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Read This Till You Believe It
by M.H. Clark, Compendium, 2016.
Years ago when I was in college and first studying social work, I read a small book about counseling that offered an insight that continues to guide me today. When trying to help a person, there is a need for both support and challenge. Support without challenge--encouragement to persist, try something new, or think a new thought--can leave a person stuck in the painful situation they are in that is not working for them. Challenge without support can feel abusive as we need to be and feel understood and have our experience validated as supportive validation is often the first step toward a more healing place.
M.H. Clark, author of Read This Till You Believe It, knows the wisdom and necessity for both support and challenge. In this very short book--will take only minutes to read--there is recognition of pain and grief and there is also recognition of what remains and is possible. Just a few words on each page with evocative abstract illustrations--mostly blacks, grays, dark blue and off-white. It begins with validation and ends with low-key affirmation and hope. The messages of affirmation and hope don’t feel cheap or easy. They exist in a world of real pain and grief for which permission is given. Permission is also offered for steps toward healing, and grieving people have the need to experience both permissions--to hurt and to heal.
Read This Till You Believe It is the kind of book that improves with multiple readings. The more I read it, the more meaningful it felt. While it can be read in only a few minutes, a reader could also take longer and linger over the ideas and pictures. Everything expressed deserves to be believed by grieving, hurting people although many concepts will meet resistance. To be expected, really, as suffering is a dark and desolate place where we need reminding that we and life are enough to survive and live more fully. Reminders are needed and it’s these types of reminders that are provided. If you’re not sure, read it again, and then maybe some more.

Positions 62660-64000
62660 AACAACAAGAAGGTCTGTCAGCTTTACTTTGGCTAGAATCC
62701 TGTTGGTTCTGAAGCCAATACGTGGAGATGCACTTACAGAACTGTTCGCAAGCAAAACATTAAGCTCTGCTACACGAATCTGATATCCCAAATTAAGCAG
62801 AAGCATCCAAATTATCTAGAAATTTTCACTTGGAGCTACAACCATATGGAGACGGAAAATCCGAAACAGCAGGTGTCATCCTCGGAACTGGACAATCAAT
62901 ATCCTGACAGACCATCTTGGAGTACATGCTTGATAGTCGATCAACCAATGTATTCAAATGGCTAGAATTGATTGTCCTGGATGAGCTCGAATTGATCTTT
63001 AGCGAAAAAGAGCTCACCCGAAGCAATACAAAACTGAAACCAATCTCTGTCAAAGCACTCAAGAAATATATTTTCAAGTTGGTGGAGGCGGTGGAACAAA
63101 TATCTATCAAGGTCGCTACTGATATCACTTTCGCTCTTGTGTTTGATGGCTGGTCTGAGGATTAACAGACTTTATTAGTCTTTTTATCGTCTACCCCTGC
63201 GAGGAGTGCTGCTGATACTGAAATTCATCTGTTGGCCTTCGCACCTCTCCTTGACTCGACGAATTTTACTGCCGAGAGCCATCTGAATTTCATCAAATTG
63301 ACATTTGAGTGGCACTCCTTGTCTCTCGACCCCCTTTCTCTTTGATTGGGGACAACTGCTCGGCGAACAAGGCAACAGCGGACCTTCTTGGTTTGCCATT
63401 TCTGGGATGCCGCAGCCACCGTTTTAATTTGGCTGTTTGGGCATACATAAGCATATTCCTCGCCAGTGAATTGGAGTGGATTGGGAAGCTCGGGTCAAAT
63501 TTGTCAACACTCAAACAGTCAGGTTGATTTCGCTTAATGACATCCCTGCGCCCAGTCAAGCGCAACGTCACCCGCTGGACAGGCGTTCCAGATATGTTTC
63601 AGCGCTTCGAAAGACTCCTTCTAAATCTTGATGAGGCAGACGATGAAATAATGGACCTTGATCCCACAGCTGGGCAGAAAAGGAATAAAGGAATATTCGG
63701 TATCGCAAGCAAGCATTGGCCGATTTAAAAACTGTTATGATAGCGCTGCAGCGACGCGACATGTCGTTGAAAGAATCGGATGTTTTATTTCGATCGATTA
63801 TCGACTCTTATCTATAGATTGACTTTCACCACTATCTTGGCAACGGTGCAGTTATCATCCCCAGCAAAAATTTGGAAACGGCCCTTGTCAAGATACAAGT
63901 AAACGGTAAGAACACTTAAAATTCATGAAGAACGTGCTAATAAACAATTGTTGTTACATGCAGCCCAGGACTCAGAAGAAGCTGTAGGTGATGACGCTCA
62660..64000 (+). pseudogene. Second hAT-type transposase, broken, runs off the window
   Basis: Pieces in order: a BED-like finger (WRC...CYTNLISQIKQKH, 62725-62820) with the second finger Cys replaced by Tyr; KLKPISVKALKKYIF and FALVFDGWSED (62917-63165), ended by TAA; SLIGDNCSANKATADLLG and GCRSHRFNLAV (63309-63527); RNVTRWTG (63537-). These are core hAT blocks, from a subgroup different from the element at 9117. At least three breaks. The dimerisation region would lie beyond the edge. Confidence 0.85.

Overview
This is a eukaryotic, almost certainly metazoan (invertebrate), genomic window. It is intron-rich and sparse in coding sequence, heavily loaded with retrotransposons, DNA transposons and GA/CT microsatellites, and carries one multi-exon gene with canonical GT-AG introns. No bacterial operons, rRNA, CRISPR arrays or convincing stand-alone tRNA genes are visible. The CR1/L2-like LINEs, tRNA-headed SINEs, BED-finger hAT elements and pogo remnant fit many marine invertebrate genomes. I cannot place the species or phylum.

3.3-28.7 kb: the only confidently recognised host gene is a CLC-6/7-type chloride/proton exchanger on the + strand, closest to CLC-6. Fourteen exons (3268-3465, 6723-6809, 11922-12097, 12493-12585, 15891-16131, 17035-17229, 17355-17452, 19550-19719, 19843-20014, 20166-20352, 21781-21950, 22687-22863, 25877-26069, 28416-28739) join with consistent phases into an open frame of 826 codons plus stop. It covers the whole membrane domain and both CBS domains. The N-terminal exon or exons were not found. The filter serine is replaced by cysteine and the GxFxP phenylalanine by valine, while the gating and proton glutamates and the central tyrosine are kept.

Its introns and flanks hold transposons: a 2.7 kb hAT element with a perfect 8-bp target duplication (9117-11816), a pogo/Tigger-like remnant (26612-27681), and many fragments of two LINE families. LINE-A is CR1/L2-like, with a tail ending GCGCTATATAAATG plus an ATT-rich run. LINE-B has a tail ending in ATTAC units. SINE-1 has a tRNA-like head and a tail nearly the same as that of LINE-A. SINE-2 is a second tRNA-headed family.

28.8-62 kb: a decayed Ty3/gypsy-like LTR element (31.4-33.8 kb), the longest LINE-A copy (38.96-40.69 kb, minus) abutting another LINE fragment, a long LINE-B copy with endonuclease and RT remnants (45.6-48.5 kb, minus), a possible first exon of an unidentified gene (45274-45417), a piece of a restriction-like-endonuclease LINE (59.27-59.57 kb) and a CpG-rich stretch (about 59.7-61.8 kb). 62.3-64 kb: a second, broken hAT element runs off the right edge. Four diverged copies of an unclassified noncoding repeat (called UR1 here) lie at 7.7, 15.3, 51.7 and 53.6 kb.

A Clinic for Children and Their Families Coping with Chronic/Life-Threatening Illness or Loss
The experience of a life-threatening illness or death of a family member can be emotionally disruptive to a child's development, as well as to the child's entire family. Frequently, children experiencing problems in adjusting to loss or serious illness may demonstrate difficulties including increased sadness and anxiety, withdrawal from friends, decreased school achievement or medical nonadherence. The Medical Crisis and Loss Clinic was developed to assist children and families in coping with loss and change. It is a short-term intervention focused on improving long-term adjustment.
The clinic is intended for parents whose child has died, or children and adolescents who:
The clinic is not intended for children whose primary problem is physical or sexual abuse, parental divorce, longstanding emotional problems or violent behavior.
The clinic is flexible in its approach. An appointment can be made for an individual's child, parents or family.